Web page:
Eighteen years after Helfer’s death, in 1858, the East India Company was abolished and “eleven wagon-loads” of dried plants and many drawings were shipped from the cellars of East India House from Calcutta to the Royal Botanic Gardens Kew near London (Desmond, 1992). Kew’s director, Joseph Hooker, supervised the identification of the material and the distribution of duplicates, which were given Kew distribution numbers and labels with Helfer’s name as the collector but without any location more precise than ‘Tenasserim and Andamans’. Furthermore, Helfer’s specimens were combined with those of William Griffith and Hugh Falconer, and so cannot be distinguished in the catalogue published by Hooker (Hooker, 1865). The Kew archives have no information on the precise number of Helfer collections received from Calcutta (Philippa Lewis, Kew Library, Art and Archives, email to S.S.R. of 5 February 2016). However, the volume and quality of the Helfer herbarium is apparent from Hooker’s (1865) assessment, “his collections were contained in four immense cases, and [as] these had never been opened, their contents had fared better than those of Griffith and Falconer. These specimens are large and excellent, generally speaking well preserved and packed, and though injured by damp, are in very good condition.”
The collections were distributed from Kew to important herbaria worldwide, including M (herbarium acronyms here follow the Index Herbariorum (http://sweetgum.nybg.org/science/ih/), where 2,200 specimens collected by Griffith and Helfer were received in 1869 (Wolcott and Renner, 2017) and CAL, where they arrived in 1862–1863 (this range is printed on the Kew-produced labels of Helfer’s EIC specimens). Based on JSTOR Global Plants (https://plants.jstor.org), duplicates of Helfer specimens (mostly types, and all distributed by Kew) are to be found in the following herbaria: A, B, BM, BR, BUT, C, CAL, CM, F, G, GB, GH, GOET, K, KIEL, L, LCU, LE, LZ, M, NMW, NY, P, S, and W.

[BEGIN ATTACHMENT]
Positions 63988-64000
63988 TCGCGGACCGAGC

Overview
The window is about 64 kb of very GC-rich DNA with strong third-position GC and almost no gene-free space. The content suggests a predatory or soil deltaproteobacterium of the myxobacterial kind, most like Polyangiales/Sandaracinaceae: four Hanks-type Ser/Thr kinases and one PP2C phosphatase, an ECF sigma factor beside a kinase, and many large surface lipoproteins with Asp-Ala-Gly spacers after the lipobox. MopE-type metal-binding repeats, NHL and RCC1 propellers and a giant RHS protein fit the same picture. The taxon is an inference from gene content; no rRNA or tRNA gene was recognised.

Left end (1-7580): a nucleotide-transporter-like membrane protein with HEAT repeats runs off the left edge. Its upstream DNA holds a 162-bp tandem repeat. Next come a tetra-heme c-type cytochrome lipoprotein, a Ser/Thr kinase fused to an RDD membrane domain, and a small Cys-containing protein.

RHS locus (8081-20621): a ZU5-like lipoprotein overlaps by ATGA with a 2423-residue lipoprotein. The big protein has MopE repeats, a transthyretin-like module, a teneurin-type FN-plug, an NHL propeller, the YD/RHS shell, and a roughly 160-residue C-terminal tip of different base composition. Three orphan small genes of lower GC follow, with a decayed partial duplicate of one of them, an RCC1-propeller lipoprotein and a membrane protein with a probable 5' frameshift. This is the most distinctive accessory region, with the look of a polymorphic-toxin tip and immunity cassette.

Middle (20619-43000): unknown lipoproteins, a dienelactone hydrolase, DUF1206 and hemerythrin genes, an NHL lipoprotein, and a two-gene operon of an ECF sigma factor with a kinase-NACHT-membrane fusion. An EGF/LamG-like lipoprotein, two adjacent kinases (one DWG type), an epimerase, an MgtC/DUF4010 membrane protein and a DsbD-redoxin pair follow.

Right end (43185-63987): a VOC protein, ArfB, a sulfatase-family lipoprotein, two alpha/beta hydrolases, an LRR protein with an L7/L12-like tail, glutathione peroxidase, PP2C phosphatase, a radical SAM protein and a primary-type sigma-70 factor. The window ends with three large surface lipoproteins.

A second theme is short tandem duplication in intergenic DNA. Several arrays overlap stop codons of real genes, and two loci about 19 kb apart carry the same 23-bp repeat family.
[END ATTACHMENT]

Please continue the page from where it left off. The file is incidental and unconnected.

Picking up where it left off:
Helfer is one of the earliest botanists to collect in Burma, the Andaman Islands, and the Mergui Archipelago (Frodin, 1984). Of Helfer’s 6,086 plant specimens or collections, representing at least 574 species from near Calcutta, Burma (Tenasserim), Mergui, and the Andaman Islands (Frankl, 1844), the majority appears to reside in Prague (PR), coming from his personal herbarium that Pauline had shipped from Mergui to Prague. Most PR Helfer material was never distributed, however, and no Helfer notebooks or other written material have been located in the herbarium archives (O. Šída, curator of PR, personal communication to S.S.R., January 2016).
Many of the plant species Helfer collected on the Andamans turned out to be new species (e.g., Mathew, 2000), although it is not known how many species from there he collected in total. Thus, JSTOR Global Plants (https://plants.jstor.org/) contains 92 images of Helfer specimens, at least 71 of them type specimens. In addition, some 140 species of plants are named in Helfer’s honor (IPNI https://www.ipni.org, accessed on 25 October 2015), and I believe that most or all of them are based on his collections. The flora of the Andamans is still incompletely known (Prasad & al., 2009; Reddy & al., 2004).
Why did Helfer’s collections from southern India, Burma, and on the Andaman Islands, made extremely early (between 1836 and 1840), receive less attention than those of, for example, Hooker, Griffith, and Falconer from India? Several aspects appear to have contributed to Helfer’s historical obscurity. First, at the time of his murder, most of his collections, both those stored at his house in Mergui and those on the premises of the EIC, were inadequately labelled and, inevitably, unidentified. Second, while numerous duplicates were distributed from Kew, the more abundant material in Prague appears not to have been separated and distributed. Third, Helfer’s few surviving labels rarely indicated a collecting locality, and even when they did, this information was usually not transcribed to duplicate labels. Even the small number of his specimens that have been digitized and made available online shows that Helfer’s Burmese and Andaman herbarium contains early records of economically important plants in which he was particularly interested.